In a physical system consisting of a collection of particles, information can be obtained from the way in which the particles are distributed in space. For a Poissonian distribution in equilibrium there is no correlation among the particles, the position of each one being independent of the position of the others. This distribution sets the particles randomly in space with equal probability for all the positions. In contrast, when the distribution deviates from Poissonian, the correlations among particles are not null; instead, the particles will be mutually interacting.
The relationship between the correlations of the distribution and the interaction force is called the force equation and can be obtained under a certain hypothesis (also called the cosmic virial theorem in the literature relating to large-scale structure; Peebles 1976). The development of statistical-mechanical theory of liquids has allowed this relationship to be achieved in the specific case where the particles are all equal, point-like and in Boltzmann equilibrium, which is quite common for classical particles in thermodynamic equilibrium (see for example Goodstein 1975, March & Tosi 1976). In general, statistical-mechanical tools are applied to obtain the distribution of particles (molecules on the atomic scale) from an assumed form of the interaction (the Lennard-Jones interaction among molecules).
Since these statistical applications can be developed in environments other than on the atomic scale, my purpose is to derive a few relationships that will be useful in cosmology. Groups of galaxies in the large-scale structure of the Universe are observed in sky surveys, i.e. we have a distribution of particles in space although there are some differences with respect to the liquid. First of all, we know that these particles are not all identical; their mass and other characteristics that are not important dynamically are distinctive among themselves. In view of this, we could face problems when applying statistical mechanics on astronomical scales, but the issue of different masses is still an important difficulty to resolve first.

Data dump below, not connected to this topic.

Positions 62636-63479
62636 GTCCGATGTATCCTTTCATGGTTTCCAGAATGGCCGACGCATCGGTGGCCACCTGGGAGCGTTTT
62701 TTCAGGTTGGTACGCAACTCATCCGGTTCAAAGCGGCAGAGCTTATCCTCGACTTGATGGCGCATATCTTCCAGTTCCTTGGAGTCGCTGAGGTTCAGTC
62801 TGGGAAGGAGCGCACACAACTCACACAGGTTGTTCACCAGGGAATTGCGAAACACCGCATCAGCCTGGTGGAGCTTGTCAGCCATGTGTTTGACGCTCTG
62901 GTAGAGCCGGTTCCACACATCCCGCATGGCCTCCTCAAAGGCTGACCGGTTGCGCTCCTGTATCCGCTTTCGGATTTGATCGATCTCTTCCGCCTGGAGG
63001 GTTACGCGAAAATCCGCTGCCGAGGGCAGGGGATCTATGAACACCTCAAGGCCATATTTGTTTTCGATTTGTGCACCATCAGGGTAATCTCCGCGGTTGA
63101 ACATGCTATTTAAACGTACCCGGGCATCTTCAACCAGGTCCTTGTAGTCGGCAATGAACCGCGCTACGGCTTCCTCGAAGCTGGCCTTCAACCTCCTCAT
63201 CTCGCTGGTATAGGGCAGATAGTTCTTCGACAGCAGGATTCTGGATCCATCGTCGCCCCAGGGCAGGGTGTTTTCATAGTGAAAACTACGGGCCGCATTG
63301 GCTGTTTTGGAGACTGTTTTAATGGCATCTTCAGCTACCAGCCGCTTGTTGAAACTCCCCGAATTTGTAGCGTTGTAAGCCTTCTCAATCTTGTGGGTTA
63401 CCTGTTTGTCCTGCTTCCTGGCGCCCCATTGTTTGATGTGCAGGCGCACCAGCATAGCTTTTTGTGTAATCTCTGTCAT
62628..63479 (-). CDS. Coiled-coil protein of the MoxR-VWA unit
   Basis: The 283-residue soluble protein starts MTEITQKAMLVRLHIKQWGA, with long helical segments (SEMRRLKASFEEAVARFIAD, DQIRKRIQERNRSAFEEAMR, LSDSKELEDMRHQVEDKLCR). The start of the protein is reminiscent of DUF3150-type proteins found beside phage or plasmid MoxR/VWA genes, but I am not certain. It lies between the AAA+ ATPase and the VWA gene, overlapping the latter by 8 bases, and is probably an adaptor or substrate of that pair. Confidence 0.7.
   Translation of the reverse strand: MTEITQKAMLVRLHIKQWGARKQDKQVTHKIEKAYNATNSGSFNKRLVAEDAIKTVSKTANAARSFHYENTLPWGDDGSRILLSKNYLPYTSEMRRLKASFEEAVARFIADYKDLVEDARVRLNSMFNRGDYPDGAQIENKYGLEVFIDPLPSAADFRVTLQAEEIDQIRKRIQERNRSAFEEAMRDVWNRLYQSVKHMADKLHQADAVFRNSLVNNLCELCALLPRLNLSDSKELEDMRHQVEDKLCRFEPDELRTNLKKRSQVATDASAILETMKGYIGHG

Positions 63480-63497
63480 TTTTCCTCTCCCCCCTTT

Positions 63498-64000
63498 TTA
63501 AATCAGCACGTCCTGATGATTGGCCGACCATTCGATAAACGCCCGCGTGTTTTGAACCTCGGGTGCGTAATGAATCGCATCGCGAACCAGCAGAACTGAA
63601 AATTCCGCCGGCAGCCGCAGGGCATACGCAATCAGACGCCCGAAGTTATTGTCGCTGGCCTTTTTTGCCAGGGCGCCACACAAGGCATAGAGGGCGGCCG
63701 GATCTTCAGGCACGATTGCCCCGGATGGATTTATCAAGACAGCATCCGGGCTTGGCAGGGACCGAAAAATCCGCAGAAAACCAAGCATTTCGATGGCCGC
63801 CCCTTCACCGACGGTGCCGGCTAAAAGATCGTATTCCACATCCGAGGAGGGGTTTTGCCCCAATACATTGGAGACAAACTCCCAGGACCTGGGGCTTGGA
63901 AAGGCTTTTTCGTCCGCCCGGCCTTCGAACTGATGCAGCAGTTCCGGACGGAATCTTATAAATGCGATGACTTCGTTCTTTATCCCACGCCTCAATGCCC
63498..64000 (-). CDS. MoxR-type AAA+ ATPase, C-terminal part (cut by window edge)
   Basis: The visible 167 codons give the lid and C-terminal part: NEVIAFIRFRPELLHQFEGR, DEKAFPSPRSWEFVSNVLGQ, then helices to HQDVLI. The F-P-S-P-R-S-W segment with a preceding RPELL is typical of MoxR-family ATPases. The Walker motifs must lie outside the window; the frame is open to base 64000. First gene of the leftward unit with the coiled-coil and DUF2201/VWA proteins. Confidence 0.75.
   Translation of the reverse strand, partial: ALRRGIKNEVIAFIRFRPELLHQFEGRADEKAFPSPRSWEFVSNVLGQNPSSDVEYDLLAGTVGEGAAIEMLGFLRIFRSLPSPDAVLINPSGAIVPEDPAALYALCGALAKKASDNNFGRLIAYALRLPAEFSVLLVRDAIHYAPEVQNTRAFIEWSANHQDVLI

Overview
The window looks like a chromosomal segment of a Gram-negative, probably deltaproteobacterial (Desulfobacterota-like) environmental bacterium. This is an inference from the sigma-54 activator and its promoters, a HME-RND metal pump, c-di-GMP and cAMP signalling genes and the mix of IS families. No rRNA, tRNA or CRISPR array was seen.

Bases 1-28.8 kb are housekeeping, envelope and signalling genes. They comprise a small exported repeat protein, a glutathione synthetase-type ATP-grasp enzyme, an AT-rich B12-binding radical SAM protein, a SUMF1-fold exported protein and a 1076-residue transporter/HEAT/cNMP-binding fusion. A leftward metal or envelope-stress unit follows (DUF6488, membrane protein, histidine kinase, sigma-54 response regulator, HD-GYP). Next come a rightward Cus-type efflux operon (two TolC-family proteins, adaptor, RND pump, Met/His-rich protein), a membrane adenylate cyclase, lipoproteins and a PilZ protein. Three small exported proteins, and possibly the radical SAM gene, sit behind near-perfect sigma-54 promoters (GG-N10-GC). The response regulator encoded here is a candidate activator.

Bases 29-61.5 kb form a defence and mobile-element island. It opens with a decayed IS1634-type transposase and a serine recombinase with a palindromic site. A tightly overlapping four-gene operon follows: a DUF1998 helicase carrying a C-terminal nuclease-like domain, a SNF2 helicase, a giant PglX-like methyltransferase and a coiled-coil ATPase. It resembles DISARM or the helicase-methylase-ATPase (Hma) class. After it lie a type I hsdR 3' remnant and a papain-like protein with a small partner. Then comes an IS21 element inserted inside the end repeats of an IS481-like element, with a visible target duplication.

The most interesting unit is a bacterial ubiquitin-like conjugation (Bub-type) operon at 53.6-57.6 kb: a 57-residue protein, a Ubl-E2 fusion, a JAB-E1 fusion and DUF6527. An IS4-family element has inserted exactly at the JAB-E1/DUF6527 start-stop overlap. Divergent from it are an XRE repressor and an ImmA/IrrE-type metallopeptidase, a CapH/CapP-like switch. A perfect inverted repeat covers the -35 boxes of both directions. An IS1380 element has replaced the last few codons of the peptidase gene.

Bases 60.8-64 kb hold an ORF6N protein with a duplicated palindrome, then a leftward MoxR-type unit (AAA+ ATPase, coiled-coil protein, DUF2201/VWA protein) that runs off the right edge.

Our purpose is to obtain a force equation for a distribution of particles with different masses that will allow different magnitudes of interest to be related among themselves. Our result will apply directly to Newtonian gravity for a Universe in expansion.
The necessary condition for solving the problem is to derive information about the probabilities of different configurations. The Maxwell-Boltzmann equilibrium for classical particles is the case that I will solve. This approach was already considered by other authors for the largest scales in the Universe (e.g. Saslaw & Hamilton 1984; Saslaw 1985) and I also believe that this condition could be applicable in some gravitational systems and in some scales (not all though, see Betancort-Rijo 1988): for example, the distribution of galaxies may be a good candidate to consider relaxed in which we will develop an example of the expression derived here in Sect. VIII. Nevertheless, there might be other gravitational systems for which this approach may be valid.
© European Southern Observatory (ESO) 1997
Online publication: October 15, 1997